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BASIS AND TREATMENT OF CALCIFICATION OF TENDINOCAPSULAR TISSUES, ESPECIALLY THE SUPRASPINATUS TENDON

CHARLES J. SUTRO, M.D.; LAWRENCE J. COHEN, M.D.
Arch Surg. 1941;42(6):1065-1071. doi:10.1001/archsurg.1941.01210120100012.
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Much has been written regarding the treatment of calcification of tendinocapsular tissues, especially in the region of the supraspinatus tendon.1 Little attention, however, has been paid to the question of the cause of this abnormal deposition of calcium. Most writers support the idea that trauma is the main causative agent. We felt it difficult to accept this opinion, since our experience included several subjects presenting multiple widespread areas of calcification without any clearcut evidence of trauma (accompanying illustration). In fact, it appears that calcification of the tendinocapsular tissues may be the result of a general disorder, possibly metabolic, and that any traumatic influence present merely precipitates the onset of local symptoms.2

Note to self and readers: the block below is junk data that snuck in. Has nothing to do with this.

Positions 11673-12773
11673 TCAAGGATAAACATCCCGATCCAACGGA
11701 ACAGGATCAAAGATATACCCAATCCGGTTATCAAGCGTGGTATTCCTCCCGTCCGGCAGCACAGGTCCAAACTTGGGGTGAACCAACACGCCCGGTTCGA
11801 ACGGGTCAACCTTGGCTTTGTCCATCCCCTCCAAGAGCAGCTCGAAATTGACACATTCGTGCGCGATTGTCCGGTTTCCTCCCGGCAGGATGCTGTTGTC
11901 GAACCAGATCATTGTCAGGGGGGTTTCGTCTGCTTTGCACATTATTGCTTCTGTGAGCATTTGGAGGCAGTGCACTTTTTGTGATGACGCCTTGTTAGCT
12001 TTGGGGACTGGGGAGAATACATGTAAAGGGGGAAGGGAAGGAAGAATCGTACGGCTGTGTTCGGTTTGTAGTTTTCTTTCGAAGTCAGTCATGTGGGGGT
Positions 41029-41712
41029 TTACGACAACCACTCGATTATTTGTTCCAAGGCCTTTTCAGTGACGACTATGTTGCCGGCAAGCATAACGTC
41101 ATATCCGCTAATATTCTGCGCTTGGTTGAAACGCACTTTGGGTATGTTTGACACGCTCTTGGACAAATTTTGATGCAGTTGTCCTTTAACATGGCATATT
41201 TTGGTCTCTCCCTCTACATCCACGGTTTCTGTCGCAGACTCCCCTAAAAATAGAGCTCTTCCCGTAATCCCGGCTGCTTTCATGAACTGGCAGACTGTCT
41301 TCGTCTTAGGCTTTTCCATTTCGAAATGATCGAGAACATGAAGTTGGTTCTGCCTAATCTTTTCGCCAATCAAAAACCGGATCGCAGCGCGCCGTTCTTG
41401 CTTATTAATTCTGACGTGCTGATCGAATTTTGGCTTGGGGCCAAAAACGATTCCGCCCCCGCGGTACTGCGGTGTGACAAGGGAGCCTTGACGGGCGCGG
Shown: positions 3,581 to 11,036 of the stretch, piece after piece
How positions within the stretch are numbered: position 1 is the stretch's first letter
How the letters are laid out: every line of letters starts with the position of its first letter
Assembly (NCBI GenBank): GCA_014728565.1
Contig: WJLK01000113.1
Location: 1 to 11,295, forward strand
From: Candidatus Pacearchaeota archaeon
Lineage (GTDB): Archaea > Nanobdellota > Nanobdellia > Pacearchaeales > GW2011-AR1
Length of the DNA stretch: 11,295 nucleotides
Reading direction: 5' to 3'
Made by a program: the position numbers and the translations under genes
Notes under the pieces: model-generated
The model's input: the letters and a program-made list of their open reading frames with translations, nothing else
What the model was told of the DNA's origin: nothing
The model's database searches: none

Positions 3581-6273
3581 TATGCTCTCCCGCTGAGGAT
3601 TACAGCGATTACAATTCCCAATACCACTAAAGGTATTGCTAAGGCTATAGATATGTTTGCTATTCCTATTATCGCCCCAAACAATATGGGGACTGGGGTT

Along these lines we noted the interesting experiments of Goettsch and Pappenheimer, Evans and others, which showed the production of degeneration, necrosis and calcification of voluntary muscle fibers in certain animals fed a diet deficient in vitamin

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